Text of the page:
The definition of IoT is not new, in fact it’s been around for over a decade. What has changed is the public's awareness that the technology we use on a daily basis has caught up on the vision of an always on, always connected world. If you look into the details of what comprises the IoT, you’ll see that it includes everything from cloud computing, Big Data analytics, “Things,” Web communication, applications, network, storage, etc. It is essentially including everything connected online from hardware to software, or as we like to say, it’s an Internet of many different things. The difference ...
Cloud Expo 2014 TV commercials will feature @ThingsExpo, which was launched in June, 2014 at New York City's Javits Center as the largest 'Internet of Things' event in the world.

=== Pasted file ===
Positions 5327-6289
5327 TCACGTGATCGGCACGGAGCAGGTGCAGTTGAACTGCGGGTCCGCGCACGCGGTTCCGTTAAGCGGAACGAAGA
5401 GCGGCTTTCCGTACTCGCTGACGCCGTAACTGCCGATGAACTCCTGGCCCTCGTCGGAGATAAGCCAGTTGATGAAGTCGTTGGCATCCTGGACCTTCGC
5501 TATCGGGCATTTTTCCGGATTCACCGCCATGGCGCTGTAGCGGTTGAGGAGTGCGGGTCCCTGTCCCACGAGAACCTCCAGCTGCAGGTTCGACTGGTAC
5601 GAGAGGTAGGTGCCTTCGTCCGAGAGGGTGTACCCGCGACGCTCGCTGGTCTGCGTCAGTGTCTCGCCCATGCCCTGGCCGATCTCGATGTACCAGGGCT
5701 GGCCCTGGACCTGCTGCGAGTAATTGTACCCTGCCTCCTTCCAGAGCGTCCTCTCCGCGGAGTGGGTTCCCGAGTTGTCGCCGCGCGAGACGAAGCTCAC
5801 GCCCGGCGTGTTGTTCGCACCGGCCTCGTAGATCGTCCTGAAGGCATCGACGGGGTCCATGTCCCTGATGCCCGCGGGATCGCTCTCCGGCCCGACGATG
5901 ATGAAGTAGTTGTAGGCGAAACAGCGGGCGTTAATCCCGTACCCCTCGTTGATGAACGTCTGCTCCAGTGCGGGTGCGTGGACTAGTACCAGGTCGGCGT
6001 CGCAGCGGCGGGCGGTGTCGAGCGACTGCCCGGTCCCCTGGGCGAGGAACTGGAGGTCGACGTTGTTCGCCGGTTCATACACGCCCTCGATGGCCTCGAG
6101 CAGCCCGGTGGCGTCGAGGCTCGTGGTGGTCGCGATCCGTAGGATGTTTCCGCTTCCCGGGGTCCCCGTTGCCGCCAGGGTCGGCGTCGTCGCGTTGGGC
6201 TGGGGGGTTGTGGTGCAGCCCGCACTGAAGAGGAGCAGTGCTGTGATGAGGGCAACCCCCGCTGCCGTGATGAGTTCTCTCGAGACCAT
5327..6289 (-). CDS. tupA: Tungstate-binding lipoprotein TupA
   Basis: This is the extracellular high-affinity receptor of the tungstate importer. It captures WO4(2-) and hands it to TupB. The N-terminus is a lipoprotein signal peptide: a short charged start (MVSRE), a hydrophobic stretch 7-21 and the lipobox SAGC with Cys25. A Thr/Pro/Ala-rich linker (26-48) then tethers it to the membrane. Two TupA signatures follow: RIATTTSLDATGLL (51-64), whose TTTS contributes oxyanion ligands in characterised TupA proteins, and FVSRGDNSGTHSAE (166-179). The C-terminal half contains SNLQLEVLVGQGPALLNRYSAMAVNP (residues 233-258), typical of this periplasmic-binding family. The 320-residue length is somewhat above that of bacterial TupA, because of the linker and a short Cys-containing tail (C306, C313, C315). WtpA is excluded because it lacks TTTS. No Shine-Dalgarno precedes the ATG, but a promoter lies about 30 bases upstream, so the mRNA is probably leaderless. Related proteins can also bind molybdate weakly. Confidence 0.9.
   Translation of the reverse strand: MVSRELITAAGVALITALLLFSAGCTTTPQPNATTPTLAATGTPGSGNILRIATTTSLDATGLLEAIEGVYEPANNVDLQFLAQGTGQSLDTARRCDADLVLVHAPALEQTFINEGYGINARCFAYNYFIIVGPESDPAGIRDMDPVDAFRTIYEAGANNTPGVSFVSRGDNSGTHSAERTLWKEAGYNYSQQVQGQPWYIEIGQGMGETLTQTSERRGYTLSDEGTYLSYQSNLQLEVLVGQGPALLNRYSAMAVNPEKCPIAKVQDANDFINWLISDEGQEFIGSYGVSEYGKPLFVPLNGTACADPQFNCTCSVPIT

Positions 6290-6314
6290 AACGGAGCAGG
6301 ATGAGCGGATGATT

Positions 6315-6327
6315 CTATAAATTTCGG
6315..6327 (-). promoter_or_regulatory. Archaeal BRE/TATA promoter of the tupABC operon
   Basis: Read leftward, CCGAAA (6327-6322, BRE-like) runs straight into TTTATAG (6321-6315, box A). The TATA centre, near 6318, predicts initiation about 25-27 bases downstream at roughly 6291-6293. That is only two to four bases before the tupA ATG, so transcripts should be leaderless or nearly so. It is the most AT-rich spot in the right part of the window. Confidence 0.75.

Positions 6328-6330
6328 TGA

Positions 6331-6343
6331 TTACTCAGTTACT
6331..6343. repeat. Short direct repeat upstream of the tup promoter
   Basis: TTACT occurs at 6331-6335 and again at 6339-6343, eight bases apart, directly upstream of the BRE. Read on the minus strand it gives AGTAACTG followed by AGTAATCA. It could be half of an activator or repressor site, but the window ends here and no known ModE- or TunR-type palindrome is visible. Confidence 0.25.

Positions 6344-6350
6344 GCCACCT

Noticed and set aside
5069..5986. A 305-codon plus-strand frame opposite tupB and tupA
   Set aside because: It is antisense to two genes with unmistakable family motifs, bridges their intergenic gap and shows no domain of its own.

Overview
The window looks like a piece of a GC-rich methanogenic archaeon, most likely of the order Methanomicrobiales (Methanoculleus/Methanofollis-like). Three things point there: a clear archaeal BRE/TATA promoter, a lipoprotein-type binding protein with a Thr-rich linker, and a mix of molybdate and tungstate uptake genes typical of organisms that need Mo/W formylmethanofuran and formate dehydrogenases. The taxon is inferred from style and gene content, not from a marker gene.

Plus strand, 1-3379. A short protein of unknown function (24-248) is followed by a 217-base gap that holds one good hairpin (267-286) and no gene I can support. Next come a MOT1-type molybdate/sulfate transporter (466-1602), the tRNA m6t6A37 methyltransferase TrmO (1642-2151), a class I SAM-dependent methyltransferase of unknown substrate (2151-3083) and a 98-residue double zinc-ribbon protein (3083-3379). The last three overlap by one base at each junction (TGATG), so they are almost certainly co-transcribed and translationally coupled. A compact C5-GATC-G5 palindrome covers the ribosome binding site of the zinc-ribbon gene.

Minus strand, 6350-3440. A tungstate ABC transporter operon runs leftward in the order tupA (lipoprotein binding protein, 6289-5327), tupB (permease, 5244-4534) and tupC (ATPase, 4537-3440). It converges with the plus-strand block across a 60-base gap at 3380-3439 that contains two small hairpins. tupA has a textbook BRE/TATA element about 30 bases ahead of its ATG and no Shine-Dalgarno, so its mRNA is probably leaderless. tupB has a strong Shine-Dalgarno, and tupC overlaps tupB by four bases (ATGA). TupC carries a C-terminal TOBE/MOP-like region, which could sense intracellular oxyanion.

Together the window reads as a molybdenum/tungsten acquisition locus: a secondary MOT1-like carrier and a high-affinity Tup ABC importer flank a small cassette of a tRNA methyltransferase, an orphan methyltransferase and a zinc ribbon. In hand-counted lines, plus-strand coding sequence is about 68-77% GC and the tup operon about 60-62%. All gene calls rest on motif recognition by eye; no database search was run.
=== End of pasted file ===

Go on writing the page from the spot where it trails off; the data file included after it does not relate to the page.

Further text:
SYS-CON Events announced today that Windstream, a leading provider of advanced network and cloud communications, has been named “Silver Sponsor” of SYS-CON's 16th International Cloud Expo®, which will take place on June 9–11, 2015, at the Javits Center in New York, NY. Windstream (Nasdaq: WIN), a FORTUNE 500 and S&P 500 company, is a leading provider of advanced network communications, including cloud computing and managed services, to businesses nationwide. The company also offers broadband, phone and digital TV services to consumers primarily in rural areas.